On the day the Hamas cabinet took office, Khaled Mashaal, the Damascus-based Hamas leader, promised the Palestinians "a dignified and proud life behind the resistance in defense of their honor, their land and their pride." He told Al-Jazeera: "Our battle is only against the Zionist occupation."
Hamas ministers entered office after ceremonies at which the outgoing ministers wished them success and promised to help them carry out their duties.
"Today Hamas took control of all the ministries," said Minister of State Atef Udwan. "The new ministers will start implementing their policies immediately."
Foreign Minister Mahmoud Zahar chose to begin his new career by launching a scathing attack on the US. "The US is biased toward Israel, guilty of crimes against the Muslim and Arab world and is widening the rift between the American people and those of the Middle East," he said.
Zahar, who replaced Nasser al-Kidwa, a nephew of former PA chairman Yasser Arafat, said Hamas would not cave in to international pressure to change its ways and that it had no plans to negotiate with Israel.
Referring to a statement by US President George W. Bush that Washington would provide no aid to a PA government headed by Hamas unless it changes its extremist policies, Zahar said the comments were in line with American support for Israel in the UN and its massive aid to Israel.
"America is committing big crimes against the Arab and Islamic countries," he told The Associated Press. "This new decision will intensify the gap between the American people, American interests and the Middle East in general. America is giving $3 billion annually to expand settlements and to confiscate our rights and our land."
He also condemned as "immoral" Canada's decision to cut off aid to the new Hamas government.
"Is the Canadian state willing to starve the Palestinian people while the Israelis are committing major crimes against Palestinian industry, Palestinian society, the Palestinian economy, occupying their land," he asked. "Is this is a moral principle according to which Israel should be blessed and supported by the Canadian government and people?"
Zahar said Hamas would seek new international alliances beyond its traditional Arab friends. "The new channels will be Africa, Asian countries, including China, and the South American continent, for assistance politically and also financially," he said.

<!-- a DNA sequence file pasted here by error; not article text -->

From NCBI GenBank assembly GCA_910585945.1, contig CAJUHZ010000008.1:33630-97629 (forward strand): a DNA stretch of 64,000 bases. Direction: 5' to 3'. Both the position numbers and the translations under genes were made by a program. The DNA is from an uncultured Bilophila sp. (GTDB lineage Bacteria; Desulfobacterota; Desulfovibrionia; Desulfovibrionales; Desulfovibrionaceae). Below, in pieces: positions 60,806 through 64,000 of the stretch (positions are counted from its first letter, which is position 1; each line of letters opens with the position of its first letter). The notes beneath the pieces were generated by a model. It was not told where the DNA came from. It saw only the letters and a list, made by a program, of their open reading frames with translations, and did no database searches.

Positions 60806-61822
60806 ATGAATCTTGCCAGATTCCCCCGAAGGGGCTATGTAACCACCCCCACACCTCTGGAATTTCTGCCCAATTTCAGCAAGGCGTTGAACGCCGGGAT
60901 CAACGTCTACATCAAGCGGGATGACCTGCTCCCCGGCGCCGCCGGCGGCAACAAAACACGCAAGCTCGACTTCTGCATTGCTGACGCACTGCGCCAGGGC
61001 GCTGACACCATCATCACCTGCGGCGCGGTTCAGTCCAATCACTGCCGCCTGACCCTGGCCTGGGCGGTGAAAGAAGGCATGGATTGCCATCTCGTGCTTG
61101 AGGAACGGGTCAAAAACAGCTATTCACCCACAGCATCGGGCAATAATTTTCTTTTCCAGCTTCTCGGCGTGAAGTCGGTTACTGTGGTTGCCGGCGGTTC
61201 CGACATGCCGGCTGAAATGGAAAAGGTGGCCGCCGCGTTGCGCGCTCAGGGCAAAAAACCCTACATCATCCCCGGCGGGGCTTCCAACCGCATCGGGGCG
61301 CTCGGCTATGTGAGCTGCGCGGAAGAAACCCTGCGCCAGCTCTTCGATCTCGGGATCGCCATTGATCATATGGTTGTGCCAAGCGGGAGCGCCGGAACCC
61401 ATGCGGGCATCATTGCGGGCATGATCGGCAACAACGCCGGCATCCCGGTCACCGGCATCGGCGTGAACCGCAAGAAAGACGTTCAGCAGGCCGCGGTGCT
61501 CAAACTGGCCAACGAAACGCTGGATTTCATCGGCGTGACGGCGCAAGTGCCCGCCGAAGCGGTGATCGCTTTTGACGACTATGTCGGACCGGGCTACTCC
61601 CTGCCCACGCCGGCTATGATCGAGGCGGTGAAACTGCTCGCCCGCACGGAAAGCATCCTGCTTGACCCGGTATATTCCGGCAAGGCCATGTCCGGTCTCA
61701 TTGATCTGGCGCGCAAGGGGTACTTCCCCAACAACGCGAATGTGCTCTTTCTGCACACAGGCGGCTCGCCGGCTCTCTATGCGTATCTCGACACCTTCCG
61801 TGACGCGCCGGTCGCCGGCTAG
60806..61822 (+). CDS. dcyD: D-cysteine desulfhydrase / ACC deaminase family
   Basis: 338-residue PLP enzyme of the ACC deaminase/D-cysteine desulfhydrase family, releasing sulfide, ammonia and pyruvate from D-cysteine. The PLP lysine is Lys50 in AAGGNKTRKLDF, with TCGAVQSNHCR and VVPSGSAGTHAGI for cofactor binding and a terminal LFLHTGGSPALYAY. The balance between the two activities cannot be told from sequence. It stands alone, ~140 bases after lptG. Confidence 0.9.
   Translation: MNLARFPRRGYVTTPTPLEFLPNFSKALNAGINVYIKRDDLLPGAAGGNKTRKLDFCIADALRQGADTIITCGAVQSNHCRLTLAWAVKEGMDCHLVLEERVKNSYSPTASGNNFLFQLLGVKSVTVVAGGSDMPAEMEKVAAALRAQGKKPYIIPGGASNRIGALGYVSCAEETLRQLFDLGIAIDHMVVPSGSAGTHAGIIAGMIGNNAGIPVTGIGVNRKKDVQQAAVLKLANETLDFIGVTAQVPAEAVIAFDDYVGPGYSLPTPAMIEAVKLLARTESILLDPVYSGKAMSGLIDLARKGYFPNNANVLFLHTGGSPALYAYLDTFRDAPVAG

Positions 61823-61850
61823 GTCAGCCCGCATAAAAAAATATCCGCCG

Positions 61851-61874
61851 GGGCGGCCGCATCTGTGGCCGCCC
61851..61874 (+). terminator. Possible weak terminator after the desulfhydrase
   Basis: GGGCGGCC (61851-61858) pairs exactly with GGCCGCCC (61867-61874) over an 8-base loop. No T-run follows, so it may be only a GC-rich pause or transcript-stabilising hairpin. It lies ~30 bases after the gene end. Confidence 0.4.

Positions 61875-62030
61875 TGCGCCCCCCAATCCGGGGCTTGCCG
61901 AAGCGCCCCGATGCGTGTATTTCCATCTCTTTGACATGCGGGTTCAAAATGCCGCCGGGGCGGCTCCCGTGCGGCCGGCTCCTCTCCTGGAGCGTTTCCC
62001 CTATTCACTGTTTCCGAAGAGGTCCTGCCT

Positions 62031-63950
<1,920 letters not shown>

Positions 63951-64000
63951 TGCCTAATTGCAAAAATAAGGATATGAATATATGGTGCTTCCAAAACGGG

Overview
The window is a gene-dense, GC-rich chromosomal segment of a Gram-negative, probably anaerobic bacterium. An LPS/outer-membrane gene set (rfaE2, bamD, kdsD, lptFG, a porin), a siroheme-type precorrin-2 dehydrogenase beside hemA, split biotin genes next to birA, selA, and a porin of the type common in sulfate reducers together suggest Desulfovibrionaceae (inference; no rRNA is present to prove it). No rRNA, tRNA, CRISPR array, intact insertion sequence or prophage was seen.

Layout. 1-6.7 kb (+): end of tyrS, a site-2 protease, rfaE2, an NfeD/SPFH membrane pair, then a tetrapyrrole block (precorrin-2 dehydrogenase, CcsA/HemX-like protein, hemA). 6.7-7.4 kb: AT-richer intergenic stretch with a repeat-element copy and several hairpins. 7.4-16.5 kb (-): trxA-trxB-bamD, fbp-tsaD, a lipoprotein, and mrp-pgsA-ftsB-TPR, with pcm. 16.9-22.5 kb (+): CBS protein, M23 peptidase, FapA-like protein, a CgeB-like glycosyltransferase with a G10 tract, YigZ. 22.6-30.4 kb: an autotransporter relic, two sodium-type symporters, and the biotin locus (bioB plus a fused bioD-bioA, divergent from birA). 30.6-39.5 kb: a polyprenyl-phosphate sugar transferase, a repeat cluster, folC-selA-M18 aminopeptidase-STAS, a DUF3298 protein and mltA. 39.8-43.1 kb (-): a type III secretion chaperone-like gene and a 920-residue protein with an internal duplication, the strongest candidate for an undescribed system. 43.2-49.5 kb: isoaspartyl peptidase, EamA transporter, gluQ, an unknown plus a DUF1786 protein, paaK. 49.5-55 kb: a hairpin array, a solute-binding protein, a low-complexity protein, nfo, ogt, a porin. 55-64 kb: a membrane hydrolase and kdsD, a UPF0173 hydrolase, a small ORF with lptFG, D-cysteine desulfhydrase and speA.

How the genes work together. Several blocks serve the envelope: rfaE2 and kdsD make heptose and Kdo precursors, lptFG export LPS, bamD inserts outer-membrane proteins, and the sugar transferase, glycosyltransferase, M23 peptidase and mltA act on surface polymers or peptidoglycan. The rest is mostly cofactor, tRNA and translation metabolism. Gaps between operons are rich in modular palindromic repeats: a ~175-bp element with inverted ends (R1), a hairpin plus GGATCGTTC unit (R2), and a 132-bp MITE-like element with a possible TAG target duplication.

Salah Bardawil, spokesman for Hamas in the Palestinian Legislative Council, also attacked the US decision to ban contact with the Hamas cabinet. He said that the US decision would not contribute to stability in the region because it sided with Israel.
"This is an unjust decision that would deprive the US of the possibility of acting as a neutral party," he said.
Hamas spokesman Sami Abu Zuhri urged the Canadian government to reconsider its decision, saying all the funds from the international community would be spent for the welfare of the Palestinians. "Despite this decision, Hamas is interested in establishing relations with Canadian officials," he said. "Canada can't ignore the results of the democratic elections."
Taysir Umran, a senior Hamas official in Nablus, described the US position on the Hamas cabinet as a "fatal blow to the road map and the Quartet." This position does not serve the cause of stability in the Middle East, he said.
Chief PA negotiator Saeb Erekat expressed fear that the West would boycott the Hamas cabinet in the same way it boycotted Arafat in 2002.
"Unfortunately, this would take us back to the period when the US and the EU decided to cut off their ties with Arafat and isolate him," he said, urging the international community to continue financial aid.
"What is important is that the donor countries continue their aid to the Palestinian people," he said.
Former cabinet minister and Fatah legislator Muhammad Dahlan also condemned the Canadian decision, saying it was "a form of collective punishment against the Palestinians because of their democratic choice."
The smooth transition of power was marred by statements made by outgoing interior minister Nasser Youssef, who announced that most of the PA security forces would report to PA Chairman Mahmoud Abbas and not the new interior minister, Said Siam.
Youssef's announcement drew sharp criticism from Hamas leaders, who said that Abbas did not have any jurisdiction over the security forces. According to Youssef, the new interior minister would have control only over the Civil Police, the Civil Defense and the Preventive Security Service. The other security forces, such as Force 17, Military Intelligence and General Intelligence, as well as the National Security Forces, would remain under the control of the PA chairman.
Siam reiterated that the cabinet would not arrest gunmen or dismantle militias.
"We will not put our sons in prison for political membership or resisting occupation, because occupation is the reason for the problem," he told reporters. "At the same time, we will reach an understanding with all strugglers to take into consideration the national interest, on the basis that resistance is a legitimate right."
The new cabinet's first challenge will be to pay the salaries of more than 140,000 civil servants. Finance Minister Omar Abdel-Razeq said on Thursday that he saw no problem with March salaries being paid but gave no time frame. His predecessor, Jihad al-Wazir, said employees should be paid by mid-April.
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